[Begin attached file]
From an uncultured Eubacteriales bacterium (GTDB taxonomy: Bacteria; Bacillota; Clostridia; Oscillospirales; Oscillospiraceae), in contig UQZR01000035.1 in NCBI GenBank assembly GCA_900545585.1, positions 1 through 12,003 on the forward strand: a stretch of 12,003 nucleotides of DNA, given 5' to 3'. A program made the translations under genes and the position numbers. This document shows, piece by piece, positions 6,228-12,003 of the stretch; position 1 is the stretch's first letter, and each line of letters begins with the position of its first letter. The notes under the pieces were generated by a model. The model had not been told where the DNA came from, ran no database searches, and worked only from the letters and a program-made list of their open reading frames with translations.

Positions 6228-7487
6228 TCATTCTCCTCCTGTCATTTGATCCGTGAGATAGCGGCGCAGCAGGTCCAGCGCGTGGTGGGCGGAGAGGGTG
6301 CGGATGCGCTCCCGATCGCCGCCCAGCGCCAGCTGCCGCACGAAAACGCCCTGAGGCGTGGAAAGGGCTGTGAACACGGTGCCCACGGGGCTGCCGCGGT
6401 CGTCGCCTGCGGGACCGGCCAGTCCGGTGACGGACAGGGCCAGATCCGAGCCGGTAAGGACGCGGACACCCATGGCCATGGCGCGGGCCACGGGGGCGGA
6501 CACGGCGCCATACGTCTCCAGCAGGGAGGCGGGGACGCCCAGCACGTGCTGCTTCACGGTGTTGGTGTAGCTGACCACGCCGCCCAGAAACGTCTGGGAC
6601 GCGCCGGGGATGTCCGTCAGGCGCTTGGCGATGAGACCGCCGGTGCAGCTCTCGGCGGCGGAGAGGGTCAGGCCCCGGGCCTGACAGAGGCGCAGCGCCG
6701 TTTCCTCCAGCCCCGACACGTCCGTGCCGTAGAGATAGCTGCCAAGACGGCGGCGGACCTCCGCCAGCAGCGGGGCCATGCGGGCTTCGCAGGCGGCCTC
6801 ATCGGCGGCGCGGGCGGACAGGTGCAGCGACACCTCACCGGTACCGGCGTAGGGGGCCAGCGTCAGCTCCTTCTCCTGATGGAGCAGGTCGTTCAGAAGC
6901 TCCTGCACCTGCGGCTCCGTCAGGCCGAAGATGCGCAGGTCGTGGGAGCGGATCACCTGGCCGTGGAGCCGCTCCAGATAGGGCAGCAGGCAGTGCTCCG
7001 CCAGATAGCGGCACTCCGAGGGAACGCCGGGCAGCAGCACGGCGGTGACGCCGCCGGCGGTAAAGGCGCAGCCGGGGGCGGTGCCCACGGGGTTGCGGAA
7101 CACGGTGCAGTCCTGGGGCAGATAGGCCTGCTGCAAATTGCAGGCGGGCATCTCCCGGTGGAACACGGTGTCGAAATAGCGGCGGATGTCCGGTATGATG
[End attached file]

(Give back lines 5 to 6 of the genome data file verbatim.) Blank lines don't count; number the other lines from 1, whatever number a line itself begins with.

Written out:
6401 CGTCGCCTGCGGGACCGGCCAGTCCGGTGACGGACAGGGCCAGATCCGAGCCGGTAAGGACGCGGACACCCATGGCCATGGCGCGGGCCACGGGGGCGGA
6501 CACGGCGCCATACGTCTCCAGCAGGGAGGCGGGGACGCCCAGCACGTGCTGCTTCACGGTGTTGGTGTAGCTGACCACGCCGCCCAGAAACGTCTGGGAC